I'd been anguishing about the start for weeks. Under no circumstances did I want to lose my most precious possession (Kaitlyn, not my Epic) under a whole lot of water and a stampede of mountainbikers. I decided on having Kaitlyn on my back, and holding my bike as if I was lifting it up some stairs, and to forget all about the trailer - it could look after itself. My vantage point from the river told me we should be in the middle start position.

We spent about 5 minutes warming up on the road, and then got a position on the start line. Katy climbed on my back, and we tested out our technique, before reclaiming our place on the beach.


We were singled out by a photographer, and also Mick on the mike, who was keen to know where my beard had gone! Before we knew it, we were off. I was keen to move as quickly as possible across the water, partly so we didn't get run down, but also to repay the people around us, who had graciously given us heaps of space, and not given us a hard time about plonking ourselves in a prime start position.

I kept running on the other side of the first crossing and we passed a few folk who'd thought that riding would be faster. My little limpet was hanging on for dear life on my back, arms around my neck, and legs around my waist. On the far side of the second crossing, I found a nice spot on the right side of the track, and put the bike and Katy down. After she'd mounted the bike, I ran for a bit, and then jumped on, and we were away.
 We stayed about 20m off the back of a large bunch all the way up the road, passing odds and sods along the way. At the stream crossing there was a bit of mayhem, and we had to dismount and run up the other side. Katy was a champion, and did everything perfectly. She ran, she held a good line keeping herself safe and she jumped back on the bike as quickly as she could. So many things we hadn't talked about in advance, but she was all class.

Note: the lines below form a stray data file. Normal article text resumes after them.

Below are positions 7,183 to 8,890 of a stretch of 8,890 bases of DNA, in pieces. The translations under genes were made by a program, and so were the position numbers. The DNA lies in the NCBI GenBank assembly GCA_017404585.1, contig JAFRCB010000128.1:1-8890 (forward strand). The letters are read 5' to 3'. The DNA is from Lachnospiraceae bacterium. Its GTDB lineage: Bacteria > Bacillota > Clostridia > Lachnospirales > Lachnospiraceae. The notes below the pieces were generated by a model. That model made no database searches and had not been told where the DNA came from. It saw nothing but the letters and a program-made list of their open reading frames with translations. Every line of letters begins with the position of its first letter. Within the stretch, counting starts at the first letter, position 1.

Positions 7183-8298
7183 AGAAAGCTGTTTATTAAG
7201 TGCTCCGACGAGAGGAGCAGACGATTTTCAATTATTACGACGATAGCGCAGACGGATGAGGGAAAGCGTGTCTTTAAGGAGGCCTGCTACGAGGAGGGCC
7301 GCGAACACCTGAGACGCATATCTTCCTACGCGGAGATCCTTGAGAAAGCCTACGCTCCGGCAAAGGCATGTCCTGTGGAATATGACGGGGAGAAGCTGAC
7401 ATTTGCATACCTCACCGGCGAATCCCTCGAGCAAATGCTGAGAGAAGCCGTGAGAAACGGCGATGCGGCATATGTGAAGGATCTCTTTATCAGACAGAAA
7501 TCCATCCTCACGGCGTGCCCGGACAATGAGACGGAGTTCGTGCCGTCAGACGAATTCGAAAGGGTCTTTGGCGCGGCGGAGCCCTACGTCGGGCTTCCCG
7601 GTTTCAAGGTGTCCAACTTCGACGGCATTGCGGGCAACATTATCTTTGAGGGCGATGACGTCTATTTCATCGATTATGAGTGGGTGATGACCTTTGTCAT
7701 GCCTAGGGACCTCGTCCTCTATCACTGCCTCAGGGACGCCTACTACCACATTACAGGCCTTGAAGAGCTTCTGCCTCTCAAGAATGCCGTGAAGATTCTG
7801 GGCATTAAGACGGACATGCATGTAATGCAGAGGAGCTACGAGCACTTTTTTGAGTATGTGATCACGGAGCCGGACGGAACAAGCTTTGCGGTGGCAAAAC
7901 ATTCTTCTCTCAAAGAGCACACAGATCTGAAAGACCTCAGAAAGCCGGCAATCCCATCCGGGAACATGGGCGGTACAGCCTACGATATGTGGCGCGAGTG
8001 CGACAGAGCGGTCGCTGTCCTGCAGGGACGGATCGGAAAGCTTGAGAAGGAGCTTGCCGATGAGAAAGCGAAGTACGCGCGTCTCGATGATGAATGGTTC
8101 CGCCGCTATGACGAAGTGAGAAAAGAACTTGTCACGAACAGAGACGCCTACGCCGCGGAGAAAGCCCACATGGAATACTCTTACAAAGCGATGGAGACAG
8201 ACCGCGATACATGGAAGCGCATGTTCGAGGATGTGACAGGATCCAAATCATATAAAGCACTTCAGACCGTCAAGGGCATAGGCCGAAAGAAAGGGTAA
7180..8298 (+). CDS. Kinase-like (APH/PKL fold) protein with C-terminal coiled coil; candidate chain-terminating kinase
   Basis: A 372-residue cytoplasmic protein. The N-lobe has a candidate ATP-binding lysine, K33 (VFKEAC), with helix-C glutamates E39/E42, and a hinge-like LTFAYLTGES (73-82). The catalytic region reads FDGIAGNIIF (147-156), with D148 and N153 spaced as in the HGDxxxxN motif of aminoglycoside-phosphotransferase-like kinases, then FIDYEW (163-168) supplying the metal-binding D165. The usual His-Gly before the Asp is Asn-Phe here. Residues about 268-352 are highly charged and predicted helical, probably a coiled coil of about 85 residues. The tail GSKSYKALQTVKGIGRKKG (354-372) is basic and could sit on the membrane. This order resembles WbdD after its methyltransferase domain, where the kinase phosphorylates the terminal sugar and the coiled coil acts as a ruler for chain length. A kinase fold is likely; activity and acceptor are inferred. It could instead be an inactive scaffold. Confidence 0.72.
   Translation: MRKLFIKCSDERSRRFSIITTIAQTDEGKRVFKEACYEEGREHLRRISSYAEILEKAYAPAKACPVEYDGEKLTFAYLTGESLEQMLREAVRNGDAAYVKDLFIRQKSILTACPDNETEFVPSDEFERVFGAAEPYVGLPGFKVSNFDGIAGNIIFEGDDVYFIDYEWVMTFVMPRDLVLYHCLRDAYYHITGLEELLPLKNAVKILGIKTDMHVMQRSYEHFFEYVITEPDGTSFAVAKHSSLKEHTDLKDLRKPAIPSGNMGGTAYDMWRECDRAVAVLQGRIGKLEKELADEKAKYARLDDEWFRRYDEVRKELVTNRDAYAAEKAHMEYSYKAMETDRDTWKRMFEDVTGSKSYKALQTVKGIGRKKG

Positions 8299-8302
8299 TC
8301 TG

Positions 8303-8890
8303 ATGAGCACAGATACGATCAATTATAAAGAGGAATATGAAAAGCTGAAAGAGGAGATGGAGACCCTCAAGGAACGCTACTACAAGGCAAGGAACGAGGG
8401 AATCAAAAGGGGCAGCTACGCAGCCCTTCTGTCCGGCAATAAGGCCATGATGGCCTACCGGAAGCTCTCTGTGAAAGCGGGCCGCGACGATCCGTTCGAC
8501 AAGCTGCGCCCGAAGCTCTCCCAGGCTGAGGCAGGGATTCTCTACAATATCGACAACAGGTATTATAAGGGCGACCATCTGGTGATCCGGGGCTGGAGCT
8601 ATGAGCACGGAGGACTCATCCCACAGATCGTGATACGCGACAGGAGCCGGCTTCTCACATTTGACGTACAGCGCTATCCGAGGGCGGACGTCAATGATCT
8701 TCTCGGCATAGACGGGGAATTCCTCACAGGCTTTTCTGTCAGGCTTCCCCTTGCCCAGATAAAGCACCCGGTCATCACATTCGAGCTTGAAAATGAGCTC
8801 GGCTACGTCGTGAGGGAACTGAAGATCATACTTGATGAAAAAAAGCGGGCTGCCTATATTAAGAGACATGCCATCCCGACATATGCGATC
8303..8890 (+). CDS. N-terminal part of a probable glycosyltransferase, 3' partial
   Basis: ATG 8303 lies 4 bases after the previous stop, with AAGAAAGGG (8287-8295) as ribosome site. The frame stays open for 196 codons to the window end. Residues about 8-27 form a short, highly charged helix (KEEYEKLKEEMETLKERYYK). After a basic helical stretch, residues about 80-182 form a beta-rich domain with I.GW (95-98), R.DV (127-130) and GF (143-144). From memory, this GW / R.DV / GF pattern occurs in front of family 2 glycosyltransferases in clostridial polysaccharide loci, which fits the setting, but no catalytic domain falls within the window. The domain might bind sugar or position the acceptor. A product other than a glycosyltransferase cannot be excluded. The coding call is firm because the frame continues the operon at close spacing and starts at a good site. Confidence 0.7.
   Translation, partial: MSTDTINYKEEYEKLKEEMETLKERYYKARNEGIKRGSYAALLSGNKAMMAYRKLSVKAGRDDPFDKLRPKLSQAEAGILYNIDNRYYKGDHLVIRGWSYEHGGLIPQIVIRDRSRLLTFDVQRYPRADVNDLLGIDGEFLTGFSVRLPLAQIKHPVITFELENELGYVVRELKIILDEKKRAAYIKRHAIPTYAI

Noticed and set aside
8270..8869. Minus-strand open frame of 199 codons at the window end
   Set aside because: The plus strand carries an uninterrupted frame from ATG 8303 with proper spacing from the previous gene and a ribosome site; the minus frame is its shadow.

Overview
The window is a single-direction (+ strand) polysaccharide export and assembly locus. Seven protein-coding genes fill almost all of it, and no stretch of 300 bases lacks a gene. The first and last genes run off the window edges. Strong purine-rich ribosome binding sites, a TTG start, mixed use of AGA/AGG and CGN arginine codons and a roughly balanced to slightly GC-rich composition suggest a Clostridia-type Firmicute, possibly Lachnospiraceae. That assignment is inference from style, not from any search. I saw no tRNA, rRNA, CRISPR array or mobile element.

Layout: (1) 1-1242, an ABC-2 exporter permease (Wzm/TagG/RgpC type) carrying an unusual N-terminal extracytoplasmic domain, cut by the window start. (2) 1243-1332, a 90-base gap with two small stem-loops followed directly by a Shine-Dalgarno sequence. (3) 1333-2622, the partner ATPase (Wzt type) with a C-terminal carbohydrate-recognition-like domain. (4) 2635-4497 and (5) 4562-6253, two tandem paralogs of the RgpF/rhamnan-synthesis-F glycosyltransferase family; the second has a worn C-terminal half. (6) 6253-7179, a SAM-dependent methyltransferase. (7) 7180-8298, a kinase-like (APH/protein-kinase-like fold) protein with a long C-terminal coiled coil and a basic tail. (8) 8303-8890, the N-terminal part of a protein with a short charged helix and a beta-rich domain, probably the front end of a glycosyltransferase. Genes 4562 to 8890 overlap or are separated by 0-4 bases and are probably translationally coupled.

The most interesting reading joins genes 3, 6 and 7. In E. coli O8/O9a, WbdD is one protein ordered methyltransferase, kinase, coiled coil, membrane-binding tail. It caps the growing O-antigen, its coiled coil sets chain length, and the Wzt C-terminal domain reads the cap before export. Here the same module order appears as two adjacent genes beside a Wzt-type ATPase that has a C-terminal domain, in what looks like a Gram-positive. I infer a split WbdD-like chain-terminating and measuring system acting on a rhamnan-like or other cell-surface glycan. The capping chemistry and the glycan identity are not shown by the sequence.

We continued passing people up the gorge, occasionally blasting through puddles or piles of rock. The trailer hitches right up below my seat, and so you simply cannot swoop the bike around any of the berm-like puddle edges. You've got to live with any evasive maneuver taken for a lot longer than you would riding alone. The left turn onto Magee's bridge was pretty sketchy with all the loose gravel.

We got some nice feedback from a couple of guys who passed us on the first part of the climb - one in particular seemed pretty relieved to have finally overhauled us! On the steep stuff Katy's contribution is limited on account of her gear. Nevertheless, when she's mustered a bit of strength, my bike makes these disconcerting, yet incredible, surges as she puts the power down. As we passed the marshalls at the bottom of the loop, I was surprised to hear we were in the top 20.

We held our own on the climb. The gradient was almost at our limit, but Katy was still able to contribute well at the very low cadence she was subjected to. I have only one gear when it comes to climbs like that, with the aim to get it over and done with as soon as possible without blowing myself. This means a nice high cadence and a focus on steady pedalling. This was our first ever time using the Epic as the towing bike. Our test ride around Karori Park on Friday had highlighted the need for more air pressure in the Brain shock, and I think I pretty much nailed it with the prescribed pressure for a 115kg rider. Up the hills, as is always the case, the front end wobbles around a bit, so we were a lot like a pair of drunks on our way up the hill. Pretty quick drunks though. We passed a couple of guys, and had about 8 more riders within our sights the whole climb. It was only at the top of the hill that they accelerated away from us.